Paul Hembery, Pirelli motorsport chief, is asking fans not to blame Pirelli if the new tyres result in boring races.
Following requests by the sport, Pirelli has produced tyres that suffer less degradation than in previous years. This is a complete U-turn on the philosophy they have followed since becoming the sport’s supplier in 2011. It is hoped that the changes will encourage drivers to push harder and result in a greater number of overtakes, but the inverse effect is fewer pit stops. And if teams are unable to make a significant step forward with their aero packages, then the racing may lack in driver vs driver action and compare more to a stretched-out train.
“We’re just following what the sport asks us,” Hembery told Motorsport. “All we ask is that they tell us what they want. There’s no point in complaining that we deliver what we have been asked to deliver.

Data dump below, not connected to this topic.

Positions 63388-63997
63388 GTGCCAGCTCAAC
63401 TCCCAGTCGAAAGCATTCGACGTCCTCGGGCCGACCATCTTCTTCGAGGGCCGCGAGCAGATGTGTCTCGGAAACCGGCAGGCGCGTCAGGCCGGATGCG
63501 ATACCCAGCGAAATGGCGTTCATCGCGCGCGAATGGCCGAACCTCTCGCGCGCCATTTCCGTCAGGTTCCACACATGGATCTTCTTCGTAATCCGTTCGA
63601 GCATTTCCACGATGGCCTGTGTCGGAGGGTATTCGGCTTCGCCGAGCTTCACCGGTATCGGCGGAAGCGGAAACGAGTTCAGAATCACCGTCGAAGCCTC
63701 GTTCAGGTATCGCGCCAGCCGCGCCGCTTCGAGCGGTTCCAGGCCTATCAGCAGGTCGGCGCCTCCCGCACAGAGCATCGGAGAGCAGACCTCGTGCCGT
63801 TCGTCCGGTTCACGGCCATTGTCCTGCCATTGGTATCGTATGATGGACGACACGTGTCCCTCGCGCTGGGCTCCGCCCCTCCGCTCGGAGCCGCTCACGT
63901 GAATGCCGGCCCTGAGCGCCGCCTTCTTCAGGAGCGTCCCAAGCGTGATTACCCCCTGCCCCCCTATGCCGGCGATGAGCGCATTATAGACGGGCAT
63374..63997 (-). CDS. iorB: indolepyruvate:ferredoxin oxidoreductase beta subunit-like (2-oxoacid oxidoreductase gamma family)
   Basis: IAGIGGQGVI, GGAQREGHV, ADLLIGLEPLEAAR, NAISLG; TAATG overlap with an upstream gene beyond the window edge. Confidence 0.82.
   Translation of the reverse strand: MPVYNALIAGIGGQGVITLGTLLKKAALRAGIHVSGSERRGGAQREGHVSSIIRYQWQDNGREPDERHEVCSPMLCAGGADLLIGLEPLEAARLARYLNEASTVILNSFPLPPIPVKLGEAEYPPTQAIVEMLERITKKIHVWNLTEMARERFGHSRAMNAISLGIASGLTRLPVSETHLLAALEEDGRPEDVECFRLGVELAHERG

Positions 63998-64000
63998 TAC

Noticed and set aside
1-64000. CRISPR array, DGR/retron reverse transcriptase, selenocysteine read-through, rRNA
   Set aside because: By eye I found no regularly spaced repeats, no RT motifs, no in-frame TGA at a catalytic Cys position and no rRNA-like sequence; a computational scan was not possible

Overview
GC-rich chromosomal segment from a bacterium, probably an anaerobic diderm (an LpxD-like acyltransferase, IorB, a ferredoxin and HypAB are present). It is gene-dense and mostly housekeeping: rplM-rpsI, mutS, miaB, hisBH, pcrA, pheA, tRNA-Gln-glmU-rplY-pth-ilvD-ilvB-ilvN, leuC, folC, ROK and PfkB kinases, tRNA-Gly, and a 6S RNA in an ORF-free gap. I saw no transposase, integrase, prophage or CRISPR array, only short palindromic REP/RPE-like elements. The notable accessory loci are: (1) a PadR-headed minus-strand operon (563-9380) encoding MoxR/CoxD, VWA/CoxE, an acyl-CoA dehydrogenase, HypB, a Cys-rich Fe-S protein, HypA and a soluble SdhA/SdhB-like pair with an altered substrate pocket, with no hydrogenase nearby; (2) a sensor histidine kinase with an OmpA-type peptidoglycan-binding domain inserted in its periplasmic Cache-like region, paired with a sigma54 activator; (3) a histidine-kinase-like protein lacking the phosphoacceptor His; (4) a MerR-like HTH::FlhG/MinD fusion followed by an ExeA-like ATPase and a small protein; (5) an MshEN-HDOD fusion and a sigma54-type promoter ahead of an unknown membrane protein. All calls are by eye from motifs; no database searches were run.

“As a sport we’re moving in a different direction, and if it works as people say then we should get good racing.”
“We’ll see a lot more one-stop races but if we deliver with the aerodynamic package cars that are closer together, and the tyre’s not overheating on the surface, drivers will be able to push and lead to a scenario where overtaking is improved.”
The Italian company struggled to achieve the desired downforce levels whilst testing with mule cars, but were able to replicate the downforce expected during 2017 through the use of simulation data; though, if the data proves to be an inaccurate reflection then nobody will have an idea of how the tyres will hold up.
“It’s true the mule cars were some way off in terms of performance levels, but we do have the simulation data,” he added.
“That’s the question, how close will the cars be to that data – maybe they will have more and go much quicker.”